“It seems to me not enough is being done,” said Ald. Tony Zielinski. “If we don’t fill these positions we are going to have some major problems with complying with the court order here.”

Zielinski asked Borkowski to schedule a presentation from the Department of Employee Relations (DER) related to what can be done to speed things up.

“I want to reiterate, since day one I have been working with the Department of Employee Relations to assess the organization of the FPC as a whole,” said Aldrete.

Borkowski promised to schedule the personnel report for the committee’s next meeting. It is scheduled to meet again on April 8th.

The last time Aldrete and DER director Maria Monteagudo appeared before the council it resulted in a shouting match.

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Related Legislation: File 191831

One thought on “City Hall: Mixed Results on ACLU Settlement Compliance”

  1. Paul Mozina says:

    Thanks Jeramey for keeping this issue on everybody’s radar.

    You can watch the video of the meeting here: http://milwaukee.granicus.com/MediaPlayer.php?view_id=2&clip_id=2228

    The Board of Fire and Police Commissioners — the reason the the FPC was created back in 1885 — was completely absent from the discussion aside from one passing reference.

    And although the Mayor and others constantly refer to the Executive Director as leading the FPC, this is not the fact and it is the lack of accountability placed at the real head, or leader of “the department”, the Board of the Fire and Police Commission, that is at the root of the problem.

    We need 9 full-time FPC Commissioners who have the authority to not only prescribe the activities of their Executive Director, which they do retain, but also to appoint the person (an authority that the State Legislature gave to the Mayor back in 1988), that is the key to righting the ship regarding oversight of the MPD and MFD.

    The gushing praise of Executive Director Aldrete from CJI’s Christine Cole notwithstanding: “We are thrilled to have some sense of stability with the leadership in the FPC.” the Staff of the FPC has been in turmoil and anything but stable since Aldrete took over. Almost every person at the FPC with any experience has either been terminated or resigned since Aldrete arriived.

    Aldrete has left key positions vacant since last November including 2 Investigator/AUDITOR positions and a Staffing Services Manager. And now she has the additional challenge of hiring a new Policy & Research Analyst and Risk Auditor. According to her testimony at the meeting there are currently 13 vacancies in the department (the 2020 Budget allocates 30 positions in the FPC including 9 Commissioners).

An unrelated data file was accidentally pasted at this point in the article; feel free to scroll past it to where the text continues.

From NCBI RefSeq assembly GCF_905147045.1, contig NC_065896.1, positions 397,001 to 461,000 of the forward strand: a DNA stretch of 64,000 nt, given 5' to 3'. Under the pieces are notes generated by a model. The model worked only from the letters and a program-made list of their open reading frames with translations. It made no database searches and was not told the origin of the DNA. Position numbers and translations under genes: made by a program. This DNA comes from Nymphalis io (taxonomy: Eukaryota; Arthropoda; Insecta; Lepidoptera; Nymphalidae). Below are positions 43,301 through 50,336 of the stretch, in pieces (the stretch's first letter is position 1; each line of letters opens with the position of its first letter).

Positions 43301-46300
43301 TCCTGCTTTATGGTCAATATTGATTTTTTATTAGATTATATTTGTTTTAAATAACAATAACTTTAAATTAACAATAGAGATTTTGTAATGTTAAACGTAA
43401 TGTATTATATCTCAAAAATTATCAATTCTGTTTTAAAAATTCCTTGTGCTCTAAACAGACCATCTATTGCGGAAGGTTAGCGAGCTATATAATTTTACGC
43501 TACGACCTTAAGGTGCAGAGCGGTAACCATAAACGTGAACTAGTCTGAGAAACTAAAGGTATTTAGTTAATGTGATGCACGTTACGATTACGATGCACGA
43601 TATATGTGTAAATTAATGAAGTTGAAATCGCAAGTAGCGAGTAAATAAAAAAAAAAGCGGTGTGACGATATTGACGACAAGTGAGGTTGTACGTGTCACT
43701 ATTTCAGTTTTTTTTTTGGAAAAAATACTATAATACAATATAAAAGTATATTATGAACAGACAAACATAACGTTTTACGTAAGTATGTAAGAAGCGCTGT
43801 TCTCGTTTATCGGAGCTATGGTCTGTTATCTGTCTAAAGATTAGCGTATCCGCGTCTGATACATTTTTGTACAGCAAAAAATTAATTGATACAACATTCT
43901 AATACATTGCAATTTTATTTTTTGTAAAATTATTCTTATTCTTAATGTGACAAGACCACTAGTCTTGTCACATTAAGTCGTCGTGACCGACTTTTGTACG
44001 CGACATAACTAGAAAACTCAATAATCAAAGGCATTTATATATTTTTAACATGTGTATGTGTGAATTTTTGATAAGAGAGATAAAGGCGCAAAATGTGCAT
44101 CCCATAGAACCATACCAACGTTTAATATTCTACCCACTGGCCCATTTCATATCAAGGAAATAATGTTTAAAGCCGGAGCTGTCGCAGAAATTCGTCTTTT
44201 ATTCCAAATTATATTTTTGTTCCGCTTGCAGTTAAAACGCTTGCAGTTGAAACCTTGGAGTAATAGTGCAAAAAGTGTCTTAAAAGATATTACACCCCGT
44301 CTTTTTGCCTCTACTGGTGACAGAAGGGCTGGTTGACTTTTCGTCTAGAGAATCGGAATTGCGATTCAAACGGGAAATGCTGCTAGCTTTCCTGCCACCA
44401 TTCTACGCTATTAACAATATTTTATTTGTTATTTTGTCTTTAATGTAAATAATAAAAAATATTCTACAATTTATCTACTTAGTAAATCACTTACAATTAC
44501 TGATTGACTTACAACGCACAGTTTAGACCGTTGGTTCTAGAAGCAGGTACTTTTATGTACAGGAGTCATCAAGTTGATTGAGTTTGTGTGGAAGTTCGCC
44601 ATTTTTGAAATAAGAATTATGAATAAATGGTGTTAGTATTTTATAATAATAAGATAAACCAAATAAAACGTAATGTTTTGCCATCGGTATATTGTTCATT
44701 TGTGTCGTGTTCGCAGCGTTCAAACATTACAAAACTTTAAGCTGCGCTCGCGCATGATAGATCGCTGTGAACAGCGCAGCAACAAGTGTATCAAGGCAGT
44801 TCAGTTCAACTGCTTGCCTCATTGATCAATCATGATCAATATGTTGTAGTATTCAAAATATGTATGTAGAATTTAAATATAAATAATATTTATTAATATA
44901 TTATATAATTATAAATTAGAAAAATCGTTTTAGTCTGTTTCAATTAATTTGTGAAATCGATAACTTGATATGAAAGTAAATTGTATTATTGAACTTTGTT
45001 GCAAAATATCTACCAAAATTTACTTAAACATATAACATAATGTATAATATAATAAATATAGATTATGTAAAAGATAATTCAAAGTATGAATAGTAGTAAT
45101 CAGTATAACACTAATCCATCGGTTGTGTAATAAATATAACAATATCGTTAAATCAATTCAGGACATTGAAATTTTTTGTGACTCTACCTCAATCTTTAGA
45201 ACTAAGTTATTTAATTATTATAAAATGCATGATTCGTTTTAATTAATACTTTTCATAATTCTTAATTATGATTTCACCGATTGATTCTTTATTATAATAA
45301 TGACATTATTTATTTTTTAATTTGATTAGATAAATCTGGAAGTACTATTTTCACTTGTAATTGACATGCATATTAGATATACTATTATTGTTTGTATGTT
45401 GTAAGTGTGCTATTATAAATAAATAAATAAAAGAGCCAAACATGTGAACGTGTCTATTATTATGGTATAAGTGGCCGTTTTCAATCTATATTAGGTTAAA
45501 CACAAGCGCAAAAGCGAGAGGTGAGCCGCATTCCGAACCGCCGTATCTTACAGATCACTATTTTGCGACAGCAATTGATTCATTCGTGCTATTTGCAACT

Alderman Bauman and Zielinski both questioned why these positions have not been filled and Aldrete’s pathetic blame shifting is not worth repeating. She has operated in complete disregard of the normal Common Council procedures for reclassifying positions as necessary. If you look at her FPC Organization Chart, you will see numerous unclassified positions that she created:

    The Org Chart lists: a Legal Compliance Coordinator, a Community Engagement Collaborative Coordinator, a Human Resources Analyst-Senior, a Testing Coordinator, and a Community Education Assistant — and none of these are “classified positions” per the FPC’s 2020 Budget allocation.

    In regards to complying with the Court Orders of the ACLU Settlement Agreement, the biggest challenge the FPC faces is establishing a capacity to audit the MPD, especially dash-cam and body-cam video. Aldrete repeatedly suggests that there are no auditor positions classified despite that the fact that the 2020 budget allocates 3 Investigator/AUDITOR positions and only one is currently filled. The other two have been vacant since Cheryl Patane resigned in disgust last November. And if you look at the Department of Employee Relations Job Announcements at https://city.milwaukee.gov/DER/jobs#.Xn4iQy2ZNR4 you will not see any postings for Investigator/AUDITOR. Alderman Zielinski rightly pointed out that if there was any issue with the classification of any FPC position, including presumably the existing Investigator/AUDITOR position, that Aldrete had plenty of opportunity to address it in the 7 months she has been on the job.

    If you check the agendas of the Finance and Personnel Committee since Aldrete took over as Executive Director, you will NOT FIND ONE case where she has submitted a request to reclassify an FPC Job Position. Alderman Bauman rightly pointed out that this it is a simply process, usually rubber-stamped in Finance, to get a reclassification approved and that it can be done in 3 weeks.

    Alderwoman Dodd, who participated in selecting Aldrete over former FPC Operations Manager, Clifton Crump, to be the Mayor’s appointee to the Executive Director position — like the CJI’s Christine Cole — values stability over competence. Apparently, they think that leaving an incompetent person in place is better than the instability that would accompany finding a competent person. They simply do not want to acknowledge the plain facts that Griselda Aldrete has not cleaned house at the FPC, she has burned the house down; she has not righted the ship, she has sunk it. She is incompetent and needs to be removed after the Spring elections.